Siemens SG-14 Wind Turbine

overall rating:

1.25

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AbdulHameed Raji
2/28/2022
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Wind Energy is fast becoming the aim of big corporations and engineering giants. Several additions are being made to renewable energy product lines across several companies annually. One of such additions is the rollout of the SG-14 Wind Turbines with two different versions namely, the 14-222-DD and 14-236-DD. The current offering available for serial production is the SG-11 while the SG-14s are scheduled to be widely available by 2024.

The wind market seems to be ideal in the United Kingdom with a huge demand for Wind Energy. Several wind farms have been commissioned recently and there is a recent commitment from the UK Government to have an installed capacity of 40GW by 2030. This attracts the interest of global companies like Siemens, General Electric and EDF Energy. Since the SG-14 are still in the prototype and development stages, the focus here will be in the production processes.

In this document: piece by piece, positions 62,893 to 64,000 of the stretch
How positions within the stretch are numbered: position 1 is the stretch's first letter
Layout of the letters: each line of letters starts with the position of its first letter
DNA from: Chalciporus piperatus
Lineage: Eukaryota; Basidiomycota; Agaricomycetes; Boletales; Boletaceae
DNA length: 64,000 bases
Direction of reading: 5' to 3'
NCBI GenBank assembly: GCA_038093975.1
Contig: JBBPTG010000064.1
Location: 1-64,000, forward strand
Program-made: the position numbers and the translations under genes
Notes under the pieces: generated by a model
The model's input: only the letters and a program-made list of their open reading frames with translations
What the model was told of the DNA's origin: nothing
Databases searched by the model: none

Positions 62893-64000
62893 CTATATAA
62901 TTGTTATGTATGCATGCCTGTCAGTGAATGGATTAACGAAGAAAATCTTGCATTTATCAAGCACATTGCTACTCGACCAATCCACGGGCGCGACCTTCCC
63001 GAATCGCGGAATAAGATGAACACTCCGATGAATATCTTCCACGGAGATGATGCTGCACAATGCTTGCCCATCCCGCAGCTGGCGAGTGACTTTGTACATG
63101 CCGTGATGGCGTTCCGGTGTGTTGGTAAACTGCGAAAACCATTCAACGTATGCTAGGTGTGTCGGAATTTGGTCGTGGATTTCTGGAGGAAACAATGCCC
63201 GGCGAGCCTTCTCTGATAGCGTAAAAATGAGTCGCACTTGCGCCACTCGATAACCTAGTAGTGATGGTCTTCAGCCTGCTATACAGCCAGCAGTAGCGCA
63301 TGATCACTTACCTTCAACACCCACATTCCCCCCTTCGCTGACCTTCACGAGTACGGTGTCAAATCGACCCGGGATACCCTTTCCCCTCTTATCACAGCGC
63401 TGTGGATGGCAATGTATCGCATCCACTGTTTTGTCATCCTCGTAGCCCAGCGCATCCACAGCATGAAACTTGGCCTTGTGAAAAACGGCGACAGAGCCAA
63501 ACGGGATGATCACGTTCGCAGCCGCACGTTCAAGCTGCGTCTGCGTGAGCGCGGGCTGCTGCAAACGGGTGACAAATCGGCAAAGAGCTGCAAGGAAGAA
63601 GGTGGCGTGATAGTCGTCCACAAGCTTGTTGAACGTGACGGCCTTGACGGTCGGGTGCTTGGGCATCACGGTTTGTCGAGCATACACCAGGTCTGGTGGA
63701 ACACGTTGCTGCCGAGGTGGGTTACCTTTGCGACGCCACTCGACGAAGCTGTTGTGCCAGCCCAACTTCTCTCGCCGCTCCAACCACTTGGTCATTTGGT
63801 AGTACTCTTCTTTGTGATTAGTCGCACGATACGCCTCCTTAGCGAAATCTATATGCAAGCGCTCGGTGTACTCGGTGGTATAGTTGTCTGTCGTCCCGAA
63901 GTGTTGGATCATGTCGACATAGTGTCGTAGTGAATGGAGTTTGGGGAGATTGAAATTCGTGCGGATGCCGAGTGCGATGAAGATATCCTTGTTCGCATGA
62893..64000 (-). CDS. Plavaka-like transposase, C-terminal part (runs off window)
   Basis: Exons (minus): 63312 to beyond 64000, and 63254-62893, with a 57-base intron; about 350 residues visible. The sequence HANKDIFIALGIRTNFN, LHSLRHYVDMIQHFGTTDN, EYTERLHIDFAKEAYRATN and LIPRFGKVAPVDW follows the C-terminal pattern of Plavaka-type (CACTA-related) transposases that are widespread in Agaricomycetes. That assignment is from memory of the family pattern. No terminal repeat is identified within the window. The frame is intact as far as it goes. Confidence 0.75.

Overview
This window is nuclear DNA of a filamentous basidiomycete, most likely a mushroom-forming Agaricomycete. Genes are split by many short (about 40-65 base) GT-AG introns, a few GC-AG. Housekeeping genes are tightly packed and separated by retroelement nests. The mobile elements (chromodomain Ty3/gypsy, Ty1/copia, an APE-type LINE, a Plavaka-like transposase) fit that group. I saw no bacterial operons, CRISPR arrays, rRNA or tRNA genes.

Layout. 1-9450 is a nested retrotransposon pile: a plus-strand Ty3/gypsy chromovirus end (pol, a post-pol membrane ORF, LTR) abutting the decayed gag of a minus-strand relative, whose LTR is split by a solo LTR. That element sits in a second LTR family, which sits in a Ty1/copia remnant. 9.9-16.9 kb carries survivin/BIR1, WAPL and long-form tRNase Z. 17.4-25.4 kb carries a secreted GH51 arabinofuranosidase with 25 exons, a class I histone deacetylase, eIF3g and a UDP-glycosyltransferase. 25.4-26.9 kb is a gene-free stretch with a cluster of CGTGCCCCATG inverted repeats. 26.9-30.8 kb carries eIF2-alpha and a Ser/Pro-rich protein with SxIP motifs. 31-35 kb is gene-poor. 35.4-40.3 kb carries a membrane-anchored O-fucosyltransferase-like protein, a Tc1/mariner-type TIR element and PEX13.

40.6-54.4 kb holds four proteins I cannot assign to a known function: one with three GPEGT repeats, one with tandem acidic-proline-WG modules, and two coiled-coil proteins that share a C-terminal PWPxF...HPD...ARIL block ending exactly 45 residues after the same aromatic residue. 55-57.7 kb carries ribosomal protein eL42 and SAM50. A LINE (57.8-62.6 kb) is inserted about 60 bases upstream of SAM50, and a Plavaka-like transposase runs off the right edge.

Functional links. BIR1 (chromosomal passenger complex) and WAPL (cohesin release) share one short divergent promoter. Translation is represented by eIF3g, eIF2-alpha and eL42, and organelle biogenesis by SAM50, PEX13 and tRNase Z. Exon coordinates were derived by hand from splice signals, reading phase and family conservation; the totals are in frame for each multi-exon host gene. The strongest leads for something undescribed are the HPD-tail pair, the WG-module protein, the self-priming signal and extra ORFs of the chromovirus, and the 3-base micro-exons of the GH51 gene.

What it's made of:

1.25

The SG-14 wind turbines are made leveraging over 30 years of Siemens’ wind power experience. Just like every other wind turbine, the SG wind turbines have a base, support, turbine compartment, rotor, and blades. The base and support play a passive role in the energy generation but hold the active components in place. The height of the support is site-specific while there was no mention of the base. The turbine compartment hosts several innovative technologies such as permanent magnet generators, energy stabilisers, and less wear-prone components. The rotor is an extension of the compartment and houses the blades.  With several quality and material testing, Siemens uses resins and glass fibre which is claimed to be recyclable in the production of the blades. This was driven by several countries legislating reusability and circularity.